As the evil in the Church is exposed, Satan’s ugly face is exposed with it. To the faithful this suffering may feel like utter defeat, but in reality it is the dawn of victory. Many seemingly unanswered prayers of the little, unknown, and powerless souls, who for years upon years have had no one to hear them but God, are now being answered. It can be extremely discouraging to pray in emptiness — to pray day after day, year after year, and see nothing change — but don’t stop praying! Never stop praying! It is not futile, as the devil would like you to believe.
Each time you pray the Rosary — contemplating the Face of Jesus in the Gospels together with His Mother Mary — Jesus’s Face shines in the world! Each time you pray the Little Chaplet of the Holy Face, “For the triumph of the Church and the downfall of its enemies,” you not only wipe the Face of Jesus, as did St. Veronica, in reparation for the blasphemy and sacrilege which has occurred, but at the same time the devil is driven away “like smoke is driven away!” When you pray the St. Michael prayer, his angelic voice rings through the heavens, “Who is like God?!” and Satan is cast down into hell!
Sr. Marie St. Pierre, the Discalced Carmelite nun who received revelations about devotion to the Holy Face, understood well the relationship between the Holy Face of Jesus and His Holy Name. To do battle against the enemies of the Church, the weapon she chose was the Holy Name:
“May God arise and let His enemies be scattered, and let those who hate Him flee before His Holy Face!
May the thrice-holy Name of God overcome all their plans!
May the Holy Name of the Living God split them up by disagreements!
May the terrible Name of the God of Eternity stamp out all their Godlessness!”
These imprecations are often recited at the conclusion of the Little Chaplet of the Holy Face.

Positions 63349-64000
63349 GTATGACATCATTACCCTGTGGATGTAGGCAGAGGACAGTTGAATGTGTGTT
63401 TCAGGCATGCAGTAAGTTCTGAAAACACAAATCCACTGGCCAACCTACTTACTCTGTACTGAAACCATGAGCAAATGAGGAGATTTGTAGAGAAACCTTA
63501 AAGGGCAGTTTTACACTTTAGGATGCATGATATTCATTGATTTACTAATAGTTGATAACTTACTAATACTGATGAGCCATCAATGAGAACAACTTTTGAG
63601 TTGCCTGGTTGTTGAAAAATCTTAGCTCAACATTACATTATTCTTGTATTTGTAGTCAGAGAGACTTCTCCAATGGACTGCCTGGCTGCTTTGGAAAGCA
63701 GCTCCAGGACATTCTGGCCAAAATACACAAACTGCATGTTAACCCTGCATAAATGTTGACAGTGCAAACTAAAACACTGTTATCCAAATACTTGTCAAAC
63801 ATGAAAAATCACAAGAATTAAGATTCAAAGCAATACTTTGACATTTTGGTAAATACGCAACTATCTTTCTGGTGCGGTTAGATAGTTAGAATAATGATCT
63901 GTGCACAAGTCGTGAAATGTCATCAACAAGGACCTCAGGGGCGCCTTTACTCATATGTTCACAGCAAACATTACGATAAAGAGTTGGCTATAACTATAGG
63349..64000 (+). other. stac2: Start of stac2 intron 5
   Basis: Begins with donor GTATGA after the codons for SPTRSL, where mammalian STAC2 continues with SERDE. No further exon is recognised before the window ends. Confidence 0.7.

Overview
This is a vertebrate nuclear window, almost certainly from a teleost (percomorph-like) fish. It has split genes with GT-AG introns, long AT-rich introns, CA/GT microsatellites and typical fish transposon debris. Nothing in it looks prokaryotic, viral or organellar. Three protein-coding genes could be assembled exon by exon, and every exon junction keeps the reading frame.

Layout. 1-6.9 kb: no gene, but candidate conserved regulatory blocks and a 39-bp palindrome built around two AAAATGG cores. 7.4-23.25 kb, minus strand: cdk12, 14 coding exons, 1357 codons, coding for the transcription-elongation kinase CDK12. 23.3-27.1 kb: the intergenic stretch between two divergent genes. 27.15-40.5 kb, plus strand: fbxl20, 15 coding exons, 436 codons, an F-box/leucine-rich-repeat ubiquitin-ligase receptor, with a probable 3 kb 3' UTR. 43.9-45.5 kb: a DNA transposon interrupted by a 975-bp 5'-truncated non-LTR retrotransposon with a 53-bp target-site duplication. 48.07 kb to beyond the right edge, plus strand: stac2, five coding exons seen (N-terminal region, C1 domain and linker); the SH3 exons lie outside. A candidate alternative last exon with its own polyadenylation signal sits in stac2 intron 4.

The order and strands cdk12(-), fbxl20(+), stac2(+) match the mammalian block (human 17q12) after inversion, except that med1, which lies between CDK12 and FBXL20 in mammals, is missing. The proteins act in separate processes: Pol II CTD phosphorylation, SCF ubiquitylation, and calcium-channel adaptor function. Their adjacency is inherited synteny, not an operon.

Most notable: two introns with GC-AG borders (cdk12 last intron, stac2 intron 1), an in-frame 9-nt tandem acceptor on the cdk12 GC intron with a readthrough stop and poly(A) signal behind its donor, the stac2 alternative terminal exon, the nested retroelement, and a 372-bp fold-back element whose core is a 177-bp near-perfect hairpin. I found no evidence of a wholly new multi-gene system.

And because God wills not the death of a sinner, but that they be converted and live, she also prayed the words of Christ from the Cross:
“Forgive them, Father, for they know not what they do.”
Yes, Christians must pray not only for those who have caused scandal but that “they be converted and live.” They themselves must also live the Beatitudes, and the Spiritual and Corporal Works of Mercy. To do this is to have the Face of Jesus Christ painted in our own souls so that we may give witness to Him by our lives.
Finally, “bless and do not curse.” Build up the wounded body of Christ with the greatest and most beautiful blessing of the Church:
“This is how they are to call down my name on the sons of Israel and I will bless them…
May the Lord bless and keep you; May He make His Face shine upon you and be merciful to you; May He turn His Countenance towards you and grant you His peace!” (Numbers 6:22-27)
This is “the most beautiful work under the sun” — devotion to the Face of Christ. It is the means by which we can unmask the devil and make the Face of God shine in this darkened world.
In the midst of the latest gut-wrenching scandal in the Church it is good to remember that there have been holy priests, who loved Christ and His Church, and were willing to lay down their lives for their flock. Such rare men did not spring out of nowhere, they were formed by holy families, schools, and good seminaries. They continued to be forged, as gold in a furnace, into the image of Christ through their perseverance in prayer, penance, and suffering.
EWTN recently aired an inspiring documentary “Bravery Under Fire” about the life of Fr. Willie Doyle, S.J., a self-sacrificial, holy priest who inspired many Saints who came after him. Men who aspire to the priesthood would do well to learn something about his life because “Holiness Begets Holiness” …